China's factory output expanded for the first time in 11
months in November. But stock markets in the world's
second-largest economy fell on poor U.S. and eurozone
IShares FTSE China 25 Index Fund (
) -- the flagship ETF tracking the People's Republic -- fell
0.94% to 36.80. It's trading above both its 50-day and 200-day
moving average, which means it's in a solid uptrend. But its IBD
Relative Strength Rating of 63 and Accumulation-Distribution
Rating of D- (on an A to E scale) are rather weak. That means its
price action is outperforming 63% of the market, but institutions
are selling more shares than buying.
FXI has lagged global markets the past year and recently
overtook them. It's returned 12% in the past three months and 9%
year to date. By contrast,iShares Emerging Markets (
) gained 6% and 12% in those periods.
Guggenheim China Small Cap (
) slipped 0.67% Monday to 22.36. It's trading near an eight-month
high with a decent RS Rating of 74. It has a D Acc-Dis Rating.
HAO has rallied 20% the past three months and 17% year to
Guggenheim China Real Estate (
) rose 22% in the past three months and 53% year to date. It's
trading near a four-year high with robust 92 RS and B+ Acc-Dis
China's stocks have outperformed global markets recently
because of their low valuations, says Jason Hsu, director of
research at Research Affiliates in Pasadena, Calif., with $25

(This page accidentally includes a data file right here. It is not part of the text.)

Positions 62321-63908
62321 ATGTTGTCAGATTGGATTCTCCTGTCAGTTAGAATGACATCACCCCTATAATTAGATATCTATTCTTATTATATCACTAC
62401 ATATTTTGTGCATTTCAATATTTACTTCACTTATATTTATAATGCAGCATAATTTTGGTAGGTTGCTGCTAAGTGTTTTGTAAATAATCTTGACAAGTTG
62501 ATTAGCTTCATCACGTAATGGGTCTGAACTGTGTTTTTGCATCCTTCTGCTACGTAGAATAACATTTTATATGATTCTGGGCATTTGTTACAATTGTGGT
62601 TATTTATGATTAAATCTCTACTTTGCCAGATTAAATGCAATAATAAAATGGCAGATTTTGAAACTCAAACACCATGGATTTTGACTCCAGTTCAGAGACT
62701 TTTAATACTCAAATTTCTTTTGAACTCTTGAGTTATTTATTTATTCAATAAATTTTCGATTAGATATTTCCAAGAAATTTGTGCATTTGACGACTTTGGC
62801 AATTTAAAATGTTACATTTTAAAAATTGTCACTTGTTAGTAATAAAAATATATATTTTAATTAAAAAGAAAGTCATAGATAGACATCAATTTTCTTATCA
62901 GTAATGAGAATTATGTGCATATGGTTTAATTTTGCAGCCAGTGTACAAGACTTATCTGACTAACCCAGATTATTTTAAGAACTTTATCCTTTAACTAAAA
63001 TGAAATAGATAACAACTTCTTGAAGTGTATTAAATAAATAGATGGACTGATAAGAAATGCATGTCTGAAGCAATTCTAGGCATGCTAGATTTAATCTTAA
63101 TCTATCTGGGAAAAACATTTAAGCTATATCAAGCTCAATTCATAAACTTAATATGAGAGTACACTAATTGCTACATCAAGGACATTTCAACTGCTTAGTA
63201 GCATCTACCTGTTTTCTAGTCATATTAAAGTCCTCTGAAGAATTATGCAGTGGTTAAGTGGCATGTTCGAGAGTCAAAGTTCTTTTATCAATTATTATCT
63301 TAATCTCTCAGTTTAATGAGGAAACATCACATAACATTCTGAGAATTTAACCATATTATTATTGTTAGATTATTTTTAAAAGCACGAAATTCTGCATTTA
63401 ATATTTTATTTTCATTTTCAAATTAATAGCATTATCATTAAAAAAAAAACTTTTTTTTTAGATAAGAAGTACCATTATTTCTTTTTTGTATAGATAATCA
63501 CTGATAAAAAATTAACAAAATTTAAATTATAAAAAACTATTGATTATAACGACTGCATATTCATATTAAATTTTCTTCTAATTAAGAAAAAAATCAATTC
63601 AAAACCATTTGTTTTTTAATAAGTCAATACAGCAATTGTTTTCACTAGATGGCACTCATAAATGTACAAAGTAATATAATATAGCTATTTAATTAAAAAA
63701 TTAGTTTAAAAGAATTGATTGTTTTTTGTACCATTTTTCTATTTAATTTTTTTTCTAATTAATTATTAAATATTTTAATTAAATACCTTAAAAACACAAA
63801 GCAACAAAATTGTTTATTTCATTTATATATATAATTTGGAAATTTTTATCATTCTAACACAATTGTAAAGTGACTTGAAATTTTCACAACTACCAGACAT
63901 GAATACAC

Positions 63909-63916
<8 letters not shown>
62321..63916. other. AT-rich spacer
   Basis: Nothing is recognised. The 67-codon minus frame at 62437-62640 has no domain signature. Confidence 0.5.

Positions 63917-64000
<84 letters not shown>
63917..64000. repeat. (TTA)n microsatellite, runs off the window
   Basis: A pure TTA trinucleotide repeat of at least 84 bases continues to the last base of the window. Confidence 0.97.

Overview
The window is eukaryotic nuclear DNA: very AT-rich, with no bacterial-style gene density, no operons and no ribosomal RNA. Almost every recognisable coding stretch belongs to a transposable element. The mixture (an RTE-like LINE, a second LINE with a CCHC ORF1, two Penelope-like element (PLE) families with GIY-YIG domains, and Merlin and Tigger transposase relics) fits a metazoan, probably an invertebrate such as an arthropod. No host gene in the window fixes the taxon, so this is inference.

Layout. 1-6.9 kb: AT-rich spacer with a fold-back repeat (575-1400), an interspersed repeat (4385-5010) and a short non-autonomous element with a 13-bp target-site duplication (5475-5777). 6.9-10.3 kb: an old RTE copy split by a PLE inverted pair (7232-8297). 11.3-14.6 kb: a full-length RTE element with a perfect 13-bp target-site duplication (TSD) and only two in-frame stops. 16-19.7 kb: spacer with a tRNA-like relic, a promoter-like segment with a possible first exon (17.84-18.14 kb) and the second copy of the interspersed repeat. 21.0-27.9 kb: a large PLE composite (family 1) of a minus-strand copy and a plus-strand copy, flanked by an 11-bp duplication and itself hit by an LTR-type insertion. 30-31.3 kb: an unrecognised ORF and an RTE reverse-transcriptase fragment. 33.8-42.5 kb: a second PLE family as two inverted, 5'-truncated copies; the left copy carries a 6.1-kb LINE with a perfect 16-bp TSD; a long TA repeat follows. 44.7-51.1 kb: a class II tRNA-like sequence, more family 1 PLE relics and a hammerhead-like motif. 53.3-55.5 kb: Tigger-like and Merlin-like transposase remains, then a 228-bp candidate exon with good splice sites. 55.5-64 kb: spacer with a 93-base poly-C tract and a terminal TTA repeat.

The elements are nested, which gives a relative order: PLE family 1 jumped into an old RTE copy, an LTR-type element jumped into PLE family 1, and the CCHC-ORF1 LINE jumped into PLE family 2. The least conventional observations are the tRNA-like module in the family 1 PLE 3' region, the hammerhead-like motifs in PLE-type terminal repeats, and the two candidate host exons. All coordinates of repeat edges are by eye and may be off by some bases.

billion in assets.
Signs Of Improvement
The HSBC China Manufacturing PMI (Purchasing Managers Index)
index of overall business conditions registered a 50.5 in
November, up from 49.5 in October, owing to increasing new
business and expanding production. It marked the fastest rate of
expansion since October 2011. PMI index readings above 50.0 mean
improvement over the prior month, while readings below 50.0 mean
New orders rose for a second month, while export orders rose
for the first time since April.
"This confirms that Chinese economy continues to recover
gradually," Hongbin Qu, chief economist at HSBC, wrote in a
report. "We expect GDP growth to rebound modestly to around 8% in
Q3 as the (fiscal and monetary) easing measures continue to
Markit U.S. Manufacturing PMI rose to 52.8 in November -- its
highest level in six months-- from 51.0 in October. But overall
performance of the sector and job creations remains
"frustratingly weak," says Chris Williamson, chief economist at
"The boost in the figures can also be partly attributed to new
work resulting from Hurricane Sandy," Williamson wrote in a
report. "Alongside signs of renewed weakness in consumer
spending, (the manufacturing sector) suggests that GDP growth
will have slowed markedly from the 2.7% pace seen in the third
The Institute of Supply Management's manufacturing index fell
to a three-year low of 49.5 in November from 51.7 in October.
Markit Eurozone Manufacturing PMI rose to 46.2 in November, an
eight-month high, but below the threshold for expansion. Weak
demand and spare capacity pushed unemployment to 11.7% -- a new
eurozone high. Manufacturing output shrank for the ninth month
straight, though at the slowest pace since April.